On Wednesday, the state of Nevada filed a petition with the state Supreme Court asking the high court to throw out a decision made by a Clark County judge that halted the execution of Scott Dozier. The inmate was scheduled to be executed on July 11, and the state had planned to use a untried drug combination that included midazolam, a controversial sedative blamed for several botched executions, and fentanyl, the powerful opioid. But hours before Dozier’s scheduled execution, a county judge halted the execution after Alvogen, the manufacturer of midazolam, filed a lawsuit claiming that the state had obtained the drug under false pretenses.
The new petition filed by the state accuses Alvogen of mounting a campaign to save its image. The appeal also alleges that Nevada is racing against the clock, saying that if the state Supreme Court denies their petition, its supply of execution drugs may expire before it gets a chance to execute Dozier.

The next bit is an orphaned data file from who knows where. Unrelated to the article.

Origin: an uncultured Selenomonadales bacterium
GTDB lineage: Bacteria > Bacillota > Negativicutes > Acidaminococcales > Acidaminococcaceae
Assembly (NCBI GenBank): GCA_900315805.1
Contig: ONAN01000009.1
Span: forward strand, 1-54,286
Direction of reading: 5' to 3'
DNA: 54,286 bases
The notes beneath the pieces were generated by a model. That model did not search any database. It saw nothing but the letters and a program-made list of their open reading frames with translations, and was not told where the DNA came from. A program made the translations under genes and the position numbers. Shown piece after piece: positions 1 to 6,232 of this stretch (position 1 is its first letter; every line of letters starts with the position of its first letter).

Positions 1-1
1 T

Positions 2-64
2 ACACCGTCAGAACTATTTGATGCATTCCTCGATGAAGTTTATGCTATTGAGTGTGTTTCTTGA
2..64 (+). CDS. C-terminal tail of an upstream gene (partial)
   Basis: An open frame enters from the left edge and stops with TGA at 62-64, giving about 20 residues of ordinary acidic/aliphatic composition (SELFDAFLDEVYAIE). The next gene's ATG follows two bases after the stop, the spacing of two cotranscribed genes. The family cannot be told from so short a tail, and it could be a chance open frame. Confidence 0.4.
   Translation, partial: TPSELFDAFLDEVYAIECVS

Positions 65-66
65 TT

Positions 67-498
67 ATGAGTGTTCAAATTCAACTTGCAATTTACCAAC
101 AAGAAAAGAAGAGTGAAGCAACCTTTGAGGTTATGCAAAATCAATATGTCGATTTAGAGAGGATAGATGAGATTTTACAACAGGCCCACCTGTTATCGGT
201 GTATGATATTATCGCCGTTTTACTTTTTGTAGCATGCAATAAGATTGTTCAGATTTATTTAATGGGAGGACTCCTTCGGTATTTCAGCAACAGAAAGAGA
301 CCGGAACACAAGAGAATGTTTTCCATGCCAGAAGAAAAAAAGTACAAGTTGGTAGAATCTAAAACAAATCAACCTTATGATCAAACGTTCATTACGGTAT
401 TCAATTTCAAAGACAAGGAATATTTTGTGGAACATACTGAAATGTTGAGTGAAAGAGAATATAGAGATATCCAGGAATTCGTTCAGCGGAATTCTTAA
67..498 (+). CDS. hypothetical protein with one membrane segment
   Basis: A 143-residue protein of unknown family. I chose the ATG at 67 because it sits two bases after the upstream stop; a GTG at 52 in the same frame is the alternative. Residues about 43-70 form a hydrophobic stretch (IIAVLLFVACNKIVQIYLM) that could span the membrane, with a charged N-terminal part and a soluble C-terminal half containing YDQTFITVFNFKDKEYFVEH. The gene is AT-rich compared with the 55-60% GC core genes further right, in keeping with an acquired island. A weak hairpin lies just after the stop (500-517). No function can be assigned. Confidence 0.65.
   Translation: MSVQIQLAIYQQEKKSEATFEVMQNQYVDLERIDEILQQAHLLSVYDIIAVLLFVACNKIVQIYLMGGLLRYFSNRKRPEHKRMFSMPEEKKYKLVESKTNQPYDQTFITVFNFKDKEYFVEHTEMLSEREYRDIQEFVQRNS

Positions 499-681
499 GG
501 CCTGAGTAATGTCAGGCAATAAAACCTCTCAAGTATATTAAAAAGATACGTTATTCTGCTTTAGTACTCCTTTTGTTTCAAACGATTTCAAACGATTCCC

Scott Dozier has been on death row since 2007 for the 2002 murder of Jeremiah Miller. Since 2016, he has been adamant that he wants to be put to death, regardless of the pain. He was set to become the first person in the United States to be put to death with fentanyl. But the day before his execution, Alvogen filed a lawsuit against the state alleging that Nevada purchased the drugs by “subterfuge” when the state obtained it through a third-party which didn’t know Nevada intended to use the midazolam in an execution. Just hours before the execution was scheduled to begin, Clark County District Court Judge Elizabeth Gonzalez issued a temporary restraining order blocking Nevada from using the sedative, sending the state scrambling to find a solution.
Now the state is alleging that Alvogen’s lawsuit was a public relations stunt. “[Alvogen] filed this lawsuit to salvage its image and shift the blame to the State for Alvogen’s failure to impose the controls that it was touting to anti-death penalty advocates,” the petition says.
To Nevada, halting this execution is detrimental to Dozier’s victims and creates chaos within the state’s criminal justice system. “Whether it ultimately wins or loses, Alvogen scores points in the public relations arena just for bringing this lawsuit,” the petition says, “while it remains unbothered by the turmoil it has inflicted on Nevada’s criminal justice system and the victims.”